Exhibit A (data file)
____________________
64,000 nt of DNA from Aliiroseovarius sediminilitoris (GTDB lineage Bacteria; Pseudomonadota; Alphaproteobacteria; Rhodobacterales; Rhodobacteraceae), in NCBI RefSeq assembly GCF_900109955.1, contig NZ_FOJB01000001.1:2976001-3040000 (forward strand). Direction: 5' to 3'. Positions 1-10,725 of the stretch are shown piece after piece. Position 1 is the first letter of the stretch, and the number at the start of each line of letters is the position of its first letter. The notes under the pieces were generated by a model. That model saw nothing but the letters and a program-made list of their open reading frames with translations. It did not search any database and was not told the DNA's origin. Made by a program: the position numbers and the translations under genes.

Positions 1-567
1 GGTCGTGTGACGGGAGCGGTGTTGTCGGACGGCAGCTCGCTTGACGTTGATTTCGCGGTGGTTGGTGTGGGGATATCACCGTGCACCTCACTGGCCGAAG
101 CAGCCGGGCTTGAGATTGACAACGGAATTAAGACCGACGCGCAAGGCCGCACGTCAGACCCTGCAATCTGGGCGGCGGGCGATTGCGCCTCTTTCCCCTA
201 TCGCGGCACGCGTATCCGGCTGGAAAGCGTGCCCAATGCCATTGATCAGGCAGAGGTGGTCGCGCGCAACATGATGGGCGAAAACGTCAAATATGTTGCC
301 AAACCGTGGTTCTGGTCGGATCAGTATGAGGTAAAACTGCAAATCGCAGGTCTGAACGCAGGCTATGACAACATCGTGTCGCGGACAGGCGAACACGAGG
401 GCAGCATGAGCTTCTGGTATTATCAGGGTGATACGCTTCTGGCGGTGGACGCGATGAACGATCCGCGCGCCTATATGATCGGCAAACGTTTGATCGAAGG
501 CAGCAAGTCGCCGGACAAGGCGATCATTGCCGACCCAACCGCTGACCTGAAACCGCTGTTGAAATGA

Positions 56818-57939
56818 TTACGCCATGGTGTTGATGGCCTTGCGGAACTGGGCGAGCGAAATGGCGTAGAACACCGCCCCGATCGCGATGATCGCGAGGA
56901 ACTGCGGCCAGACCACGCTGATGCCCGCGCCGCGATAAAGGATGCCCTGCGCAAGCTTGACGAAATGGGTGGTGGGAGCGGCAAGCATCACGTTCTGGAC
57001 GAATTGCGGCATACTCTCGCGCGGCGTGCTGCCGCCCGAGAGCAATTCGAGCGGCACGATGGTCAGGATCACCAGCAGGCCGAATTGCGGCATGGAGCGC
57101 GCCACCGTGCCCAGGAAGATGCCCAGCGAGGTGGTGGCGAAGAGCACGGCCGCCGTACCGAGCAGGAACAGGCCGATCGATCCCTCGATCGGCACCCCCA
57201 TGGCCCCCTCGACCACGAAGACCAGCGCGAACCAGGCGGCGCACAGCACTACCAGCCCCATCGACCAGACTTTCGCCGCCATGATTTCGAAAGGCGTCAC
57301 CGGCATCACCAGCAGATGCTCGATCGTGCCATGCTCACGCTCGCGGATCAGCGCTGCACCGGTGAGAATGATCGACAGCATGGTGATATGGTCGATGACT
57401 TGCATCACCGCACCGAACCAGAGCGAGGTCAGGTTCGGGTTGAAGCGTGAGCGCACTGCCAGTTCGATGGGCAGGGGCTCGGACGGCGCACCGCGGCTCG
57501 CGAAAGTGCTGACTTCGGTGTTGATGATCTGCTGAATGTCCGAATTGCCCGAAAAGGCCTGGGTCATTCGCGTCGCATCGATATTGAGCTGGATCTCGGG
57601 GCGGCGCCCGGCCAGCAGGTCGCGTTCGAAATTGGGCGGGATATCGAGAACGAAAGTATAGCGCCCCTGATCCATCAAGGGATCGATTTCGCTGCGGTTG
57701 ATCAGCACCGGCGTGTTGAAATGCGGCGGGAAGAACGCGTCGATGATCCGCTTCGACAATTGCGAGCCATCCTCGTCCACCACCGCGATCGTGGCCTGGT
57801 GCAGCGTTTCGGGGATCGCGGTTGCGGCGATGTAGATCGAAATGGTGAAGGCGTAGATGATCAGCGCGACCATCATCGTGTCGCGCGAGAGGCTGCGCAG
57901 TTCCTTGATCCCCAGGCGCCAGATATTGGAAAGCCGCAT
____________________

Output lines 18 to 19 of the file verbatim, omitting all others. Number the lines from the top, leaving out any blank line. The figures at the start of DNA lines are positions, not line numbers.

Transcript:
57601 GCGGCGCCCGGCCAGCAGGTCGCGTTCGAAATTGGGCGGGATATCGAGAACGAAAGTATAGCGCCCCTGATCCATCAAGGGATCGATTTCGCTGCGGTTG
57701 ATCAGCACCGGCGTGTTGAAATGCGGCGGGAAGAACGCGTCGATGATCCGCTTCGACAATTGCGAGCCATCCTCGTCCACCACCGCGATCGTGGCCTGGT